McDonald's Bullies Local Canadian Burger Joint Over 'Filet O' Fish' Trademark

from the not-lovin'-it dept

It is perhaps a bit surprising that we don't have an absolute ton of stories about fast-food giant McDonald's here, given the sheer size and fame of the company. In fact, the last post we did about the company was in the wake of it having just lost its "Big Mac" trademark in the EU, a circumstance the company was obviously displeased with. Still, McDonald's has certainly not been shy about protecting its IP in the past, even occasionally to extreme lengths.

The most recent example of this behavior concerns McDonald's bullying a local Canadian food joint over its "Effing Filet 'O Fish" sandwich.

Paul Shufelt, the owner and chef behind the local Woodshed Burgers restaurant, wasn’t loving what he saw when he opened his email on Wednesday. In his inbox was a formal cease and desist from McDonald’s Restaurants of Canada over one of his restaurant’s burgers: the Effing Filet O’ Fish. The name of the burger, the letter argued, violated the registered McDonald’s trademark of the phrase Filet O’ Fish, the name of one of the fast food giant’s most prolific sandwiches.

“McDonald’s is concerned that your restaurant’s use of Effing Filet O’ Fish, particularly in association with a sandwich or burger menu item, is likely to cause confusion among consumers and is also likely to diminish and dilute the strength of McDonald’s trademark,” the letter read.

Okay, so a couple of things here. First, Woodshed is a tiny 40 seat joint that is a local eatery and isn't the kind of place one goes and is confused into thinking it's a McDonald's. Second, the "Effing Filet 'O Fish" sandwich at Woodshed is a fairly descriptive name, given that it's a sandwich chiefly comprised of an effing filet of fish. That point isn't quite so strong, since McDonald's can probably argue that it's use of the mark has transformed it from something generic to something closely associated with McDonald's.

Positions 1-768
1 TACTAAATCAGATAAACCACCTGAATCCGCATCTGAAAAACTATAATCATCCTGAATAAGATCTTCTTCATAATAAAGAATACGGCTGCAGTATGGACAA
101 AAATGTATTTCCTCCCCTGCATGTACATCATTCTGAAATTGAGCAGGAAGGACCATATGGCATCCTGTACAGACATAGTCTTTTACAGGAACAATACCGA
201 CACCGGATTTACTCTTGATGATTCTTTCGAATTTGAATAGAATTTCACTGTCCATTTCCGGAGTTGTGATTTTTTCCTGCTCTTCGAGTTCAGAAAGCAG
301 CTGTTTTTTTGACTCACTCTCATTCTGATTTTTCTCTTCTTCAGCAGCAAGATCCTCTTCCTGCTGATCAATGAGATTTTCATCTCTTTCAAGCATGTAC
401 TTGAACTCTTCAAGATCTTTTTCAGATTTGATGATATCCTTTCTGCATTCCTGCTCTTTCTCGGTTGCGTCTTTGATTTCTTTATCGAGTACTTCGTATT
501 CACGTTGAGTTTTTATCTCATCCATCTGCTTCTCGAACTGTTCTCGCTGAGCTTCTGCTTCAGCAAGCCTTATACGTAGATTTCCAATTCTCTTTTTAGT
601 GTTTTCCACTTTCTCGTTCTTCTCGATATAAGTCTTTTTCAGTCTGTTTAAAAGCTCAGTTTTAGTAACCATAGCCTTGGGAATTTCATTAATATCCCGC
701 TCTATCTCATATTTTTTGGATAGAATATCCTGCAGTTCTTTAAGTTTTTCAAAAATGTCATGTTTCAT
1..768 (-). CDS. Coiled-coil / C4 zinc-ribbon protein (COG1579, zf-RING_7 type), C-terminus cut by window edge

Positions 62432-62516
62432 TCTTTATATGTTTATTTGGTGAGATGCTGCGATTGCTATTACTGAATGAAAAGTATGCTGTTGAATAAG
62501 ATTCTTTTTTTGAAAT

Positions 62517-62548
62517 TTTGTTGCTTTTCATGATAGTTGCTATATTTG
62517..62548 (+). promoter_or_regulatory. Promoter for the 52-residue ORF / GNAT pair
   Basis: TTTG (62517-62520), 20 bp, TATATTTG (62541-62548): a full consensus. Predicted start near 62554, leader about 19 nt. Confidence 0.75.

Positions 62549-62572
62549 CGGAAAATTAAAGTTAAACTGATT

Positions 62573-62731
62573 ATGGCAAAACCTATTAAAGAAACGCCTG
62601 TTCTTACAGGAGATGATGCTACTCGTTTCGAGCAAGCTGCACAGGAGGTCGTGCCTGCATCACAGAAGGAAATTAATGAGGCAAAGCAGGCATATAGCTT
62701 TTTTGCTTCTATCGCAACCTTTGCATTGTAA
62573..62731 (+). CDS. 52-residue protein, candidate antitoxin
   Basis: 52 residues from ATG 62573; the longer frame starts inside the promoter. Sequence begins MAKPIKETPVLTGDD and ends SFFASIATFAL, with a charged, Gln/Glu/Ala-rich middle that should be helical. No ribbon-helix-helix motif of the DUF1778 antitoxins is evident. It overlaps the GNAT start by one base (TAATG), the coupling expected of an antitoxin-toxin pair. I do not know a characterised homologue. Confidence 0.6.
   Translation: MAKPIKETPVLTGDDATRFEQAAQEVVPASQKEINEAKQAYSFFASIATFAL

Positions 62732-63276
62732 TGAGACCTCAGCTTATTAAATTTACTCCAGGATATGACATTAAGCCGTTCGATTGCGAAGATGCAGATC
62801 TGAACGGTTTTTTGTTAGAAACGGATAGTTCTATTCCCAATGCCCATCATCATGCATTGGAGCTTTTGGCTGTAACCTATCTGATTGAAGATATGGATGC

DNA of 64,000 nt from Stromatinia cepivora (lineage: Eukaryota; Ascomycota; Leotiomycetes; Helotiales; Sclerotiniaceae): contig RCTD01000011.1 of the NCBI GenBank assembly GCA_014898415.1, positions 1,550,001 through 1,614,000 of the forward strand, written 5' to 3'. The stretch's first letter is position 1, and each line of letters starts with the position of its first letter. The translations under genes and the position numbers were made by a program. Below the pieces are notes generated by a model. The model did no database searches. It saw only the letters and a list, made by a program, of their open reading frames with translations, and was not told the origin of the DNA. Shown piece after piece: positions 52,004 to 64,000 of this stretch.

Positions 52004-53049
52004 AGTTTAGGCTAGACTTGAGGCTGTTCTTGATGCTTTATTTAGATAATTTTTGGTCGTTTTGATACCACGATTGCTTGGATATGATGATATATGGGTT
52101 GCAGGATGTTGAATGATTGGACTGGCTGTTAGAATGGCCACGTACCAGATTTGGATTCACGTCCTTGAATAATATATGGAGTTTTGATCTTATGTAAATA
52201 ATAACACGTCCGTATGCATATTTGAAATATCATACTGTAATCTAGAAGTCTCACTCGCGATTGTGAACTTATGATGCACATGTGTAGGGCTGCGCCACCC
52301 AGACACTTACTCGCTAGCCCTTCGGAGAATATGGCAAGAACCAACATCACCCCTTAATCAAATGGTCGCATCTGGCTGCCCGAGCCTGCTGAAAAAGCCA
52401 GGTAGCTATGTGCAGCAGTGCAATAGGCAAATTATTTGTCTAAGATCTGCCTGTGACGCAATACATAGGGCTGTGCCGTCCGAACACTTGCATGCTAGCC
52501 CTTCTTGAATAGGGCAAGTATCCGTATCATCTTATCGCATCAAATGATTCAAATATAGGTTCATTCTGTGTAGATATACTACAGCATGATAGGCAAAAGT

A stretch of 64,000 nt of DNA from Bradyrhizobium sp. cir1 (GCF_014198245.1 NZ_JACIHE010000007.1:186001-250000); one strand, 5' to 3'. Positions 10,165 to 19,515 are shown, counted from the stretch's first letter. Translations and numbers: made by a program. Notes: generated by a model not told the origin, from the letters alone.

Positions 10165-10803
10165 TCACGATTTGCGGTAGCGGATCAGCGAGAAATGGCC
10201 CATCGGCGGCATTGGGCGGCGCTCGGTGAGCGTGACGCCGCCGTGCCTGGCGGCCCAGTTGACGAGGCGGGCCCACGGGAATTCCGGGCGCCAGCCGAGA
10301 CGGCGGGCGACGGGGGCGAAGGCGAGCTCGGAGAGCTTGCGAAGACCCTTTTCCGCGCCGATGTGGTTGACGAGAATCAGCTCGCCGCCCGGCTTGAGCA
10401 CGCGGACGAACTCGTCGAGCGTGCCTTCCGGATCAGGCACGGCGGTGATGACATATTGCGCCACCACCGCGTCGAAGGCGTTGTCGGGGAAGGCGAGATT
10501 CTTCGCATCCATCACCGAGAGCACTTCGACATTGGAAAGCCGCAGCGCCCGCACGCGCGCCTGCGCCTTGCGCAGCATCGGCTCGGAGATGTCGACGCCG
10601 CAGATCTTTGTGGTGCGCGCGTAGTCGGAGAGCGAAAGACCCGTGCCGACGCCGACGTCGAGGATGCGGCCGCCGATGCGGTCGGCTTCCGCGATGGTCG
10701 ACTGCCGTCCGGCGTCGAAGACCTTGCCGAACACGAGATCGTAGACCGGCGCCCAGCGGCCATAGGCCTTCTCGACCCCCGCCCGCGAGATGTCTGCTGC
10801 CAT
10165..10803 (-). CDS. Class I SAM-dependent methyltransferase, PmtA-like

But thirdly, if McDonald's thought this was going to get Shufelt to change the name to something McDonald's would consider innocuous, well...

In compliance with the cease and desist, Shufelt renamed his burger to the McEffing Fish Filet — his flippant way of complying with the massive company’s cease and desist.

“Let them come at us, I guess, and they can have a pissing match with a small, 40-seat restaurant in Edmonton over the name of a burger,” Shufelt said.

Great job, McDonald's lawyers. This is important work you're doing.

Filed Under: canada, effing filet o fish, filet o fish, likelihood of confusion, mceffing fish filet, paul shufeit, trademark
Companies: mcdonald's, woodshed burgers


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  1. identicon
    Anon, 24 Oct 2019 @ 10:38am

    Re:

    Too true. In this case I disagree with the article. Size doesn't matter. It doesn't matter if it's one 40-seater or the whole Burger King chain - if someone else calls their fish sandwich Filet o' Fish they are copying MCD's. How big a restaurant chain does it have to be before it's Ok for them to enforce a name? And if say, Wendy's sold the same thing and McD sued, and Wendy's lawyers said "but you said it was OK for Woodshed". You either defend your trademarks because they are trademarks, or they become the aspirin and kleenex of the commercial world. besides, if the Woodshed version tastes very different 9or really bad, or really good) it can confuse people who expect that is what that name means. You can call a fish sandwich a lot of other things, or leave in he "f" or whatever. Woodshed decided to deliberately copy, and the essence of trademark law is "no, you can't copy".


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